Homeowners along Lake Olmstead got a rude awakening when a U.S. Army Corps of Engineers’ notice of a pending city dredging application pointed to a forgotten corner of the 100-acre lake across Washington Road.
Lakemont Homeowners Association President Brooke Buxton said she and fellow Olmstead homeowners were flabbergasted to learn, from the notice, that the city’s $4 million 2009 sales tax appropriation for dredging was intended only for the upper portion and a lower edge adjoining the Augusta Canal.
“Probably 100 percent of the public would not consider that a part of the lake,” said Buxton, calling the move a “bait-and-switch” after years of homeowner association communications with city officials about the application status.
The decision offers nothing toward increasing recreational and revenue opportunities at the lake’s larger lower portion, which is clotted with silt, weeds and trash – even the remains of sunken waterski ramps, she said.
The decision, however, has been in the works for years and always has been to dredge the upper portion because it bears the brunt of silt accumulation from the entire Rae’s Creek basin, said city Engineering Director Abie Ladson.
The corps recommended the city include similar dredging projects at other sites along the basin – including Aumond Lake, Hiers Pond and Warren Lake – in its application for convenience, but the $4 million is designated for the two sites at Olmstead, he said.
“With that kind of money, you just get the really bad, the worst areas,” Ladson said. “There wasn’t any intention of doing the whole lake. The cost would probably be astronomical.”
The project calls for the removal of 90,200 cubic yards of material from the upper part of the lake and 37,500 cubic yards from the lower part, affecting a total of about 25 acres, according to the application.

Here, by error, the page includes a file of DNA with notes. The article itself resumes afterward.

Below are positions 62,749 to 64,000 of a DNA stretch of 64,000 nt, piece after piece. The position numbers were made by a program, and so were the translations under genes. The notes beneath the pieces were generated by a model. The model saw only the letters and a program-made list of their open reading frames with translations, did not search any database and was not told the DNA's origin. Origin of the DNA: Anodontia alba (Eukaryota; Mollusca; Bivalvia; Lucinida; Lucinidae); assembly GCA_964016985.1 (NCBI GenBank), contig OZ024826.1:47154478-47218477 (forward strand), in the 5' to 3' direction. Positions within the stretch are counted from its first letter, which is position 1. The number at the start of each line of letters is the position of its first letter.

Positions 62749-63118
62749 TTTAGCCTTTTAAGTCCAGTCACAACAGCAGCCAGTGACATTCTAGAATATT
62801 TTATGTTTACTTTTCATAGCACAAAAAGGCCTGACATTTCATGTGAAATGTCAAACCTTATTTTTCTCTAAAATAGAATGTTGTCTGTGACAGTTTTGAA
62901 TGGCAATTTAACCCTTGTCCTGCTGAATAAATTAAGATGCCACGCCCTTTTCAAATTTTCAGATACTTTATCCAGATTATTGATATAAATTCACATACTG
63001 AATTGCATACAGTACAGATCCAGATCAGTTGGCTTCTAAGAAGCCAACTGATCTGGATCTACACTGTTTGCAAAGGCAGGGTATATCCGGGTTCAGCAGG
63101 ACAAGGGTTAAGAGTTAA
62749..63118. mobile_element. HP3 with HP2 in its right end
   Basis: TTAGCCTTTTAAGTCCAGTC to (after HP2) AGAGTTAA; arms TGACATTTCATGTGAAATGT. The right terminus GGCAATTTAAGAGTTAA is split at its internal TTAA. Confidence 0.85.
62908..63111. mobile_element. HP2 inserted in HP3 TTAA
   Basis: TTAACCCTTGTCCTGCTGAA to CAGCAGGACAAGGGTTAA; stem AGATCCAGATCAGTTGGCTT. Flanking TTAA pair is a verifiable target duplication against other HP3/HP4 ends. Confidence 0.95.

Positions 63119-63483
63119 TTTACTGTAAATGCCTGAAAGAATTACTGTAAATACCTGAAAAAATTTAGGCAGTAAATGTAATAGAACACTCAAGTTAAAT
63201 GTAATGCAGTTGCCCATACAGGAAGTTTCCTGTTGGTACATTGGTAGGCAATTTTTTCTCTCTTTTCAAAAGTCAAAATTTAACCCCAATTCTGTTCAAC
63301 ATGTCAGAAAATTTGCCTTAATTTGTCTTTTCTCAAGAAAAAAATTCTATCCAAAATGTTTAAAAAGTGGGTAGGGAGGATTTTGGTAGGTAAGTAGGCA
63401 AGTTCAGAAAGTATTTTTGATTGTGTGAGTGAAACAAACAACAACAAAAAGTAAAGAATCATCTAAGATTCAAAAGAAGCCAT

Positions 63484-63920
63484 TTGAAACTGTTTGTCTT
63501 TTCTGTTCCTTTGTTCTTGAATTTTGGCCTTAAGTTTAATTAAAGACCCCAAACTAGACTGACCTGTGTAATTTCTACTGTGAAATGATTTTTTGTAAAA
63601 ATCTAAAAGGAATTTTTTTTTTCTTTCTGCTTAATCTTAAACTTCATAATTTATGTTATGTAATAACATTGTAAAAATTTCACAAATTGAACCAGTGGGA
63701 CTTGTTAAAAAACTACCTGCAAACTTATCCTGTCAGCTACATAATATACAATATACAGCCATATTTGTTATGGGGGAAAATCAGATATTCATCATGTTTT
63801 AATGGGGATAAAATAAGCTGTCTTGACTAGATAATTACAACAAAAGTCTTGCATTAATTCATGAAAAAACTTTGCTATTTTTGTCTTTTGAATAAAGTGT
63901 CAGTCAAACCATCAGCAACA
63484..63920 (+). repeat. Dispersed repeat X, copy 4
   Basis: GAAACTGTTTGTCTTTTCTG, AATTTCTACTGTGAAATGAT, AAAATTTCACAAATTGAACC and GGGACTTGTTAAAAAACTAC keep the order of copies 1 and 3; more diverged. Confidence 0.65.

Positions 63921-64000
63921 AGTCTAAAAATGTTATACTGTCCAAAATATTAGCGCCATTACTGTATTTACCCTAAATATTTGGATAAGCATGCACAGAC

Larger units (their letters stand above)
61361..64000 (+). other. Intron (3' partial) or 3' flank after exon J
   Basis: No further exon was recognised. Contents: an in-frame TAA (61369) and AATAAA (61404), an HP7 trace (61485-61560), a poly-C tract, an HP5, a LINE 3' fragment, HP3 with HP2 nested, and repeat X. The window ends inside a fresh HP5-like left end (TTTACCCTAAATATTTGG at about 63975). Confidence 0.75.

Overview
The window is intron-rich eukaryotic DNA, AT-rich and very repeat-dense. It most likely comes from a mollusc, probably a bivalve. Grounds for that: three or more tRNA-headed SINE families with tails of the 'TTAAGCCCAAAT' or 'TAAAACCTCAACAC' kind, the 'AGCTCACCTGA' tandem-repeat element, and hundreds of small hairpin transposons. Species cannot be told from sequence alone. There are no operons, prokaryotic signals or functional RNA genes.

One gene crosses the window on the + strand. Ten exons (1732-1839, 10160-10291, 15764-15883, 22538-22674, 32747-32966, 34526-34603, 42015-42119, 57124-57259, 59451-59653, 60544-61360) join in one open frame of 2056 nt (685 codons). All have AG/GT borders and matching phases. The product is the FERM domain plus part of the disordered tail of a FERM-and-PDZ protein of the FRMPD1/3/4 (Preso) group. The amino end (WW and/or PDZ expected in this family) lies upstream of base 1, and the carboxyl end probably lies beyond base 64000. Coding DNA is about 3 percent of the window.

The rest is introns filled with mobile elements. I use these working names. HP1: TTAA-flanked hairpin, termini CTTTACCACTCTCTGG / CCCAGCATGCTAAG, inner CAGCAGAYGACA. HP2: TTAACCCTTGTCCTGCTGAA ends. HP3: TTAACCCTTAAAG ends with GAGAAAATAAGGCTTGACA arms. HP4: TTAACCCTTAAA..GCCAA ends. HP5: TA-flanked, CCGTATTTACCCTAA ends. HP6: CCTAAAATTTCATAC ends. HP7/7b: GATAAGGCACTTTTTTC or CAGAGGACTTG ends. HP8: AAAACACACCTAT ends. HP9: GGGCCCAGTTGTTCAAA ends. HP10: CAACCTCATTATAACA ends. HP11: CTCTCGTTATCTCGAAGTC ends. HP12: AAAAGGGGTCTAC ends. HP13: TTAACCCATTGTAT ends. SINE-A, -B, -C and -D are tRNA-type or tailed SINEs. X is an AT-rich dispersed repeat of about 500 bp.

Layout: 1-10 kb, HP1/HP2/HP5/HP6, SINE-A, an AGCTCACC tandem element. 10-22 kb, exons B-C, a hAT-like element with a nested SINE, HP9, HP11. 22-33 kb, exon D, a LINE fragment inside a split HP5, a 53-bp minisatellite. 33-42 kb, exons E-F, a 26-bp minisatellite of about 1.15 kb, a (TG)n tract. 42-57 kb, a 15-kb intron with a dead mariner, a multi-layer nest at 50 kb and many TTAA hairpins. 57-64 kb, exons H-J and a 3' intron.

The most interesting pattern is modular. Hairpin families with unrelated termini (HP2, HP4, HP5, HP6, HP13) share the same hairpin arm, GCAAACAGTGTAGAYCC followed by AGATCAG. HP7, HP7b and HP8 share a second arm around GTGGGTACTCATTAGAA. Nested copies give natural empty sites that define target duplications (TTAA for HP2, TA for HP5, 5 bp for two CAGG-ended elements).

Buxton said the association hopes to make what might seem impossible to city officials a reality and is petitioning the city to amend its application to cover the whole lake.
It’s the right thing to do for what once was considered “the jewel of the South” and attracted tourists by trolley to swim and boat, she said.
“I think the will of the people, and just general wisdom, would dictate that the lake needs to be dredged,” Buxton said.
Ladson added that anything is possible if the Augusta Commission agrees, and he is developing a “conceptual estimate” to dredge the entire lake. He expected the cost to run between $10 million and $20 million.
Members of the homeowner association will present their proposal to the city’s engineering services committee Monday, Buxton said.
The Environmental Protection Agency has requested an additional 30 days to review the city’s application, which puts the end of that public comment period sometime around March, said Forrest Vanderbilt, a regulatory specialist for the corps’ Coastal Branch.
With no other changes, the completed application usually takes about 120 days for final approval, Vanderbilt said.
City officials denied misleading the public about the project. City Administrator Fred Russell said any talk about the entire lake being dredged had been “conceptual,” and District 7 Commissioner Donnie Smith said he has researched the situation thoroughly and will listen to the association’s plea Monday.
“I don’t think there was ever enough money to dredge the entire system,” said former Commissioner Jerry Brigham, who represented the lake’s western banks for two terms until leaving office last year. “I’m sure whatever is done will make Lake Olmstead better than how it’s going now.”